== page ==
Urinary clots develop when the amount of blood in the bladder exceeds the ability of the urinary urokinase to prevent clot formation; retention of urine associated with blood clots in the urine can occur when the clots physically block the urethra or bladder neck (see Figure 2). Thus, treatment of clot retention has two goals: to relieve the outflow blockage and to prevent new clot formation. 8, 9 In patients who are unable to void because of clots, placement of a large urethral catheter (usually at least 22 Fr, and often larger), and irrigation with 0.9% normal saline and a catheter-tipped syringe is often sufficient to remove the intravesical clots and re-establish spontaneous bladder drainage. Hematuria catheters, which have large drainage holes at the tip and which are often reinforced so as not to collapse with withdrawal of fluid, are helpful when irrigating. If a three-way catheter is used, it is important to remember that the lumen of the drainage port is smaller than in a two-way catheter of similar external (French) size. Patients in whom the urine cannot be cleared using hand irrigation require cystoscopy and clot evacuation in the operative setting, in which intravesical clots can be removed and any specific actively bleeding sites can be treated. Once the urine has been successfully cleared of clots, continuous bladder irrigation (CBI) with 0.9% normal saline through a three-way catheter is typically used to prevent further clotting in the immediate postoperative period, with the irrigation rate titrated to the minimal amount needed to achieve clear or very light pink urine. CBI should always be performed with the irrigant infused via gravity (never on a pump), to minimize the risk of bladder perforation. Patients with clot retention should be evaluated and treated for underlying causes of bleeding (e.g. bladder cancer, coagulopathy).

Ureteral Obstruction

Ureteral obstruction, in which the antegrade flow of urine from the kidney to the bladder is blocked, can occur in either or both renal units. Urgent or emergent intervention is needed when obstruction affects all renal units, infection or immunosuppression are present, or in the presence of acute worsening of renal function. Causes of ureteral obstruction may be intrinsic (including stones, ureteropelvic junction obstruction, ureteral polyps or tumors, blood clots, or ureteroceles), or extrinsic (including blood vessels or external masses such as tumors). Stones (Figure 3) are the most common cause of ureteral obstruction, with an 11% lifetime risk of nephrolithiasis, and can be diagnosed using ultrasound or CT scans. 10 Figure 4 shows an obstructing ureterocele with infected urine.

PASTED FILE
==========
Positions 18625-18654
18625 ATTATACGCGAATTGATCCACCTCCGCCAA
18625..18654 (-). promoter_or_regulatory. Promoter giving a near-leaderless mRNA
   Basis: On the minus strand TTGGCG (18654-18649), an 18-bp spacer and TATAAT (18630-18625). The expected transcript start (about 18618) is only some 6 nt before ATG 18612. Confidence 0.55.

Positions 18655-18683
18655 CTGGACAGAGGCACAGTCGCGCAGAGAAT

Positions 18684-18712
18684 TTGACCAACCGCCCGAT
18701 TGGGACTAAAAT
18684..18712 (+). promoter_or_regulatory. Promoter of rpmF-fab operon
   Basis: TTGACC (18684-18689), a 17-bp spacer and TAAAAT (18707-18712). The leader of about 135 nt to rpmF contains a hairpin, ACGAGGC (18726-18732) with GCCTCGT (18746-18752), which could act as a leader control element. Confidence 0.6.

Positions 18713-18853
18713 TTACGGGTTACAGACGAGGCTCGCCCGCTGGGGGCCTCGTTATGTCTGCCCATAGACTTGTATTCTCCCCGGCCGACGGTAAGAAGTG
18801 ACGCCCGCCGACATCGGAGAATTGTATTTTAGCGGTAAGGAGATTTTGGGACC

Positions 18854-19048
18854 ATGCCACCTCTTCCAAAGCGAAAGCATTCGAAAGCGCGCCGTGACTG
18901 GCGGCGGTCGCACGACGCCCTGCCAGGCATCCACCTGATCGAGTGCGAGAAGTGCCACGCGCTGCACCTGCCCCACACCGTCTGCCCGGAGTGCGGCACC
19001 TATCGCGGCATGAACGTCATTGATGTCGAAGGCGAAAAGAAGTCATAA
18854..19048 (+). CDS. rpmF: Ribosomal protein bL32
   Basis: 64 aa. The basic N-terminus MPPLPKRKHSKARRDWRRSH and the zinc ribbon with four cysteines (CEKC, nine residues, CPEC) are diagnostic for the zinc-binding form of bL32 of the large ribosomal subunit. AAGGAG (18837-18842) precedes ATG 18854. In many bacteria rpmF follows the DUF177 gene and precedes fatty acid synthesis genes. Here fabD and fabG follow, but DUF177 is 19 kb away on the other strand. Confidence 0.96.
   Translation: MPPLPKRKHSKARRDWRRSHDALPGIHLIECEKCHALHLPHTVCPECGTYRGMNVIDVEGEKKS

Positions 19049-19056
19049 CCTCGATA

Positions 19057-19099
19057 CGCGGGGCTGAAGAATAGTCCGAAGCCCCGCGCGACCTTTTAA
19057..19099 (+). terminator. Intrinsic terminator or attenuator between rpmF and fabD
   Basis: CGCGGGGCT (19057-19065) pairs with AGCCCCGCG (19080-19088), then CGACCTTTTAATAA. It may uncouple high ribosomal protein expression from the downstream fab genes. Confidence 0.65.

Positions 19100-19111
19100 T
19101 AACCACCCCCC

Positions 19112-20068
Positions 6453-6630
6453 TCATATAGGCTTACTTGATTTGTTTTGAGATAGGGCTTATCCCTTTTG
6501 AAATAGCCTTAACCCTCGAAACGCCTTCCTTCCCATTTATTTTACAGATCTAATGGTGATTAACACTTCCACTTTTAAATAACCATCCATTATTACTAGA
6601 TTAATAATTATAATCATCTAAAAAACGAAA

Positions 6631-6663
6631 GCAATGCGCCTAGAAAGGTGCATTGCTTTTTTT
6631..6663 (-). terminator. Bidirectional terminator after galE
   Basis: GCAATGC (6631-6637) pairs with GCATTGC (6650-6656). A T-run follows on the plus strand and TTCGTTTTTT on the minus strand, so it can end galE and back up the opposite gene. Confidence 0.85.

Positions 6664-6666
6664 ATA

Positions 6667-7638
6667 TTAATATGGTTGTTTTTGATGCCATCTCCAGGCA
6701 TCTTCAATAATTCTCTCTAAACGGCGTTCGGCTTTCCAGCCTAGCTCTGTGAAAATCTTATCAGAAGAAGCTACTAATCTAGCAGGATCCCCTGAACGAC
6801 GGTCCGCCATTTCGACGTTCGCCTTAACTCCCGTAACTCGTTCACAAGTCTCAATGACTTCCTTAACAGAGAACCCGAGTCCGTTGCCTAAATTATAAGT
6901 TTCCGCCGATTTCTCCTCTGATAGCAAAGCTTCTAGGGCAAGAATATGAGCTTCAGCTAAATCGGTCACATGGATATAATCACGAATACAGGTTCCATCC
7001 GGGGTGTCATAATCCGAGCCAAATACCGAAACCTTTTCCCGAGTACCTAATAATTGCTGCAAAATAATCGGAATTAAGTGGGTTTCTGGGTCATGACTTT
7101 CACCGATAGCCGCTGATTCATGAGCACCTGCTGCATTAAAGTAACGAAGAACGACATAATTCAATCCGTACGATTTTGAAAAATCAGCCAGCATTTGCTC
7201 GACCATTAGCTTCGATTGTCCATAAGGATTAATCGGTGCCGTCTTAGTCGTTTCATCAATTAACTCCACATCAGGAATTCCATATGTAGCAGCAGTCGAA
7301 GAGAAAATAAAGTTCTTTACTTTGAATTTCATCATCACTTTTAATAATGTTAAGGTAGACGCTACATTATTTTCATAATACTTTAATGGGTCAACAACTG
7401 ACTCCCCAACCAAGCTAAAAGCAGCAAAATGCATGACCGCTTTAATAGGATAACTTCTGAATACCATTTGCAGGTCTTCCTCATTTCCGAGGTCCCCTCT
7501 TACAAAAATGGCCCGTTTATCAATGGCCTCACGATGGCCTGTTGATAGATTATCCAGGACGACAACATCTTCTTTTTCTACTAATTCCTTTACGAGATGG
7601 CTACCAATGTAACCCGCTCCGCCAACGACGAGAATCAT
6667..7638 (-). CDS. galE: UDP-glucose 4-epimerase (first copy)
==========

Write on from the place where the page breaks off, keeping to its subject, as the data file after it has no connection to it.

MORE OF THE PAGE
In patients in whom adequate pain control can be achieved, in whom there is no evidence of immunosuppression (e.g. diabetes, pregnancy, immunosuppressive medications such as chemotherapy or antirejection medications) or infection (e.g. fever, urinalysis suggestive of infection), and in whom serum creatinine is not elevated from baseline, non-urgent management based on the underlying etiology of the obstruction may be considered. 11,12 In patients with obstruction of both kidneys or of a solitary functioning kidney, or in whom there is worsening of renal function from baseline, urgent endoscopic drainage with a ureteral stent or percutaneous drainage with a nephrostomy tube should be considered. Patients with fevers or significant pain that cannot be controlled with oral medications should undergo drainage as well; while both endoscopic and percutaneous approaches may be considered in these cases, patients with sepsis associated with ureteral obstruction should be managed with percutaneous rather than endoscopic drainage. Culture of the urine proximal to the obstruction should be performed once drainage has been achieved, and antibiotic regimen tailored to the culture and sensitivity results. In pregnant patients, ultrasound guidance can be used to define anatomy during drainage procedures, and fetal monitoring should be employed intra- and perioperatively. 13

In general, definitive treatment of the ureteral obstruction should not be undertaken concurrent with urgent or emergent upper tract decompression given the risk of sepsis, and should be scheduled at a later time: endoscopic management of intraluminal causes such as stones and polyps can often be scheduled on an outpatient basis, while extrinsic causes such as abdominal masses should typically prompt more urgent evaluation once decompression has even achieved.